Her Packard had a switch on the dashboard that said "City/Country." This was an exhaust cut-out. Meaning that you had the muffler engaged in the city and had the straight--and very noisy--pipe engaged while in the country-side--for more power. However, if someone cut her off in traffic or otherwise irritated her, she was not adverse to switching over to "Country" in the city and racing the engine--as a very noisy form of protest. I also remember her getting out of the car at night every so often because the headlights were arc-lamps and their carbon rods needed periodic adjustment. If you understand how an arc-lamp works, you will understand that these were much more powerful than any headlights we now have. Also, grandma never let me sit in the front seat with her. There were no such things as seat belt in those days so I was relegated to the back seat where a collision would throw me into the soft back cushions of the massive front seat.

Grandma had some strange cravings for odd foods that she passed on to me. On several special occasions we would have a extra-special snack of Bacon, cooked until it was black and crispy, served with burned toast. This meal of carbonized food was quite tasty--or seemed so back then.

Before we moved in with her, she owned a dog that was very smart and well trained. Besides being trained to sit-up, roll-over, and etc., it was capable of other amazing feats. For example, if it was scolded and then told to ask for forgiveness, it would run to the nearest chair, get up on it, sit-up, put its paws together, then lower its muzzle. The dog was obviously acting-out praying--and it looked exactly as if it was!

She had many nice bushes and flowers planted around her house. She was a conscientious homeowner and kept-up her house and land.

The moderately wealthy Conroys and their moderately wealthy friends, at various times, in various portions of the Mount Hood National Forest, actually owned (or leased from the Government) cabins in the woods. These were quite astonishing places that were heated with fireplaces, pot-bellied stoves, and wood-burning cooking stoves. Early on a cold morning, before the fireplace had made a dent in the cold of the cabin, the best place you could find was in the kitchen where the fire in the stove from breakfast being prepared released a lot of heat. If you are visualizing a rustic cabin, forget it. Despite the fact that there wasn't an electric line within 50 miles of these places, these cabins were big, many-roomed and sometimes two-storied buildings with plush leather surfaced and soft-bodied furniture.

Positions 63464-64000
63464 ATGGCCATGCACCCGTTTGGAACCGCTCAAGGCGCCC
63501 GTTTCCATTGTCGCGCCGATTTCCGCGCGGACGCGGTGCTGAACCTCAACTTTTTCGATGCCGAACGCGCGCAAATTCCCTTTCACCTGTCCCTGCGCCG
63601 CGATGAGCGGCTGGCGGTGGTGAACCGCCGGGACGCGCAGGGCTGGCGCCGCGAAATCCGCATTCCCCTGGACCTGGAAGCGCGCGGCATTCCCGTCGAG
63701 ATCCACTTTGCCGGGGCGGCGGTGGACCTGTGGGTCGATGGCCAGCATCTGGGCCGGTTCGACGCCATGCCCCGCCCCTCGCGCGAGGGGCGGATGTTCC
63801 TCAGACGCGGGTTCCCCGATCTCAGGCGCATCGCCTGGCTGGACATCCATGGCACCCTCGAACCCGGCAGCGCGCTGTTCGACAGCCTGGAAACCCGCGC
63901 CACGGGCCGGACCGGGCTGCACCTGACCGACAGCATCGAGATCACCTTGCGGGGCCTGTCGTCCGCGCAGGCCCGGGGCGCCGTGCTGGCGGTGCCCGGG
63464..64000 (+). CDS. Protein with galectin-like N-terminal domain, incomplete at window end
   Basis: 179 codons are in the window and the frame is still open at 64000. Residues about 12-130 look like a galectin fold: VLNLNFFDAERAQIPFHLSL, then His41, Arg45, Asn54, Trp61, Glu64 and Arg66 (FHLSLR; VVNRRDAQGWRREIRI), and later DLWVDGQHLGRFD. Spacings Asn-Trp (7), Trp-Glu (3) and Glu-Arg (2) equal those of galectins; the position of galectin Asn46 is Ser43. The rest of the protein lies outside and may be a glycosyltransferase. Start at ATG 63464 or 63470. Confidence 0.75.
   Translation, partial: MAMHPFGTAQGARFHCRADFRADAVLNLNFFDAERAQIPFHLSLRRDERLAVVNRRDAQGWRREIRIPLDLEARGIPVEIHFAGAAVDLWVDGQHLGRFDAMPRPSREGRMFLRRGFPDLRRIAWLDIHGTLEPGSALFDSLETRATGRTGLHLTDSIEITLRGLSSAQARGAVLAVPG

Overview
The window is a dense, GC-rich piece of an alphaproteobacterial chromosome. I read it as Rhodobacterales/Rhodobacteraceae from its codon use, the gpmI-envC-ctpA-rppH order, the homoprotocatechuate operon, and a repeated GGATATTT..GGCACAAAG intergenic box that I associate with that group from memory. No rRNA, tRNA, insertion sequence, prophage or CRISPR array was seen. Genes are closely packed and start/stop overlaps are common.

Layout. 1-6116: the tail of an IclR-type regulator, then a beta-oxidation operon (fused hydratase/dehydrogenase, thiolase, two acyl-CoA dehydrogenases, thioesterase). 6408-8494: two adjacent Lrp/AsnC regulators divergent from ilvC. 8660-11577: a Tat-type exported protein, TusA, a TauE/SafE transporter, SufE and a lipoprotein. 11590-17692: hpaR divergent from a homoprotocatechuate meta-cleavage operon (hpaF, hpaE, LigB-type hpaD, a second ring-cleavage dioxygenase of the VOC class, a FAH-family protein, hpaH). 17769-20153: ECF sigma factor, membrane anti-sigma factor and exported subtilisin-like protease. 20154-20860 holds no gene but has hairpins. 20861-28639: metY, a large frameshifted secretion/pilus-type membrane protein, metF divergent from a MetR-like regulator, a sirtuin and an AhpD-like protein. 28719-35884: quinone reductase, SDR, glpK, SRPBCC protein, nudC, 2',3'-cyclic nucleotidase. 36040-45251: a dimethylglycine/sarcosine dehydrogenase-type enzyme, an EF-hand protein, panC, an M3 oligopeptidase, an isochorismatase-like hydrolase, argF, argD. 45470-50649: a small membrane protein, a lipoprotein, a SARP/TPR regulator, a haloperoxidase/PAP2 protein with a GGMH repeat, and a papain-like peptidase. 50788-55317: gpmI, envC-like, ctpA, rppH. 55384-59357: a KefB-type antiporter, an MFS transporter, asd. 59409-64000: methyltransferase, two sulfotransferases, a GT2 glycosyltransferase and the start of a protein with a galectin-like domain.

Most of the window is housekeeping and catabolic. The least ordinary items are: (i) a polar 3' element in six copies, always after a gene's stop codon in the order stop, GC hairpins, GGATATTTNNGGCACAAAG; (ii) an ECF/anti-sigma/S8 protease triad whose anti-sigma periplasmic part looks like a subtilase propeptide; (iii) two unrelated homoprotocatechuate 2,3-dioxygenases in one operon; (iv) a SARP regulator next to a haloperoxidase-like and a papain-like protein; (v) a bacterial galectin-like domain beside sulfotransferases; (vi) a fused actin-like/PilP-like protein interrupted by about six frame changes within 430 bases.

Many of cabins were lit at night by kerosene lanterns that provided a very bright light. In one of them, an old wagon-wheel, with many lanterns mounted on it was suspended by rope from the peak of the two-story living room. At night the wagon-wheel was let down, the lamps lit, then the whole assembly was pulled upwards to provide good light throughout the house. Such lamps are still available at special stores but they are very expensive.

Water came from nearby, roofed, built-up rock wells--visualize the classic wishing well with a bucket and a crank. Sometimes, the cabins had running water--when a spring had been located uphill and the water could be piped down. The water was cold of course and had to be heated on the stove to make bath water or hot water for any purpose. Sometimes, the water was heated in a series of pipes that ran through the back of the fire place.

Music was played from large wind-up phonographs with huge, thick needles resting on brittle and fragile 78 RPM records. These machines were simple enough that a child could operate them and even change the needle if that was required.

Grandma also owned a cabin on Devil's Lake near the present Lincoln City, Oregon. It was right next to the Jewish Binai Birth camp (still there). Her children and their spouses would meet there for fishing and relaxing.

The one bad thing about the cabins were the non-existent bathrooms. Toilets were holes cut out of boards inside outhouses. These weren't too bad--at least by children's notions--but they were terrible on cold days or when you had to leave the house and run through the darkness to get to them at night!

One day, Grandma went to the hospital. She was there for a long time and I visited her many times. But she never returned. She died there in 1943. Her funeral was the first one that I ever attended. Although I had been told what to expect, I was still surprised to see all the grown-ups crying! One sobbing man that I especially remember was some sort of relative that lived in Newburg, Oregon. I remember visiting him and his wife many times--they had a pump-organ in their living room that I was allowed to play with-- which was a very big deal in those days. But who these people were I have no idea!

My Grandma Conroy, the Great Grandmother of Alan, Colleen, Shannon, and Michael Conroy is "interred" in a vault in the Riverview Abbey in Portland Oregon under the name of Tina C. Rader, her last married name. The abbey is a mausoleum. She is in the Cypress Room, on the 5th row up from the floor, on the East side of the room.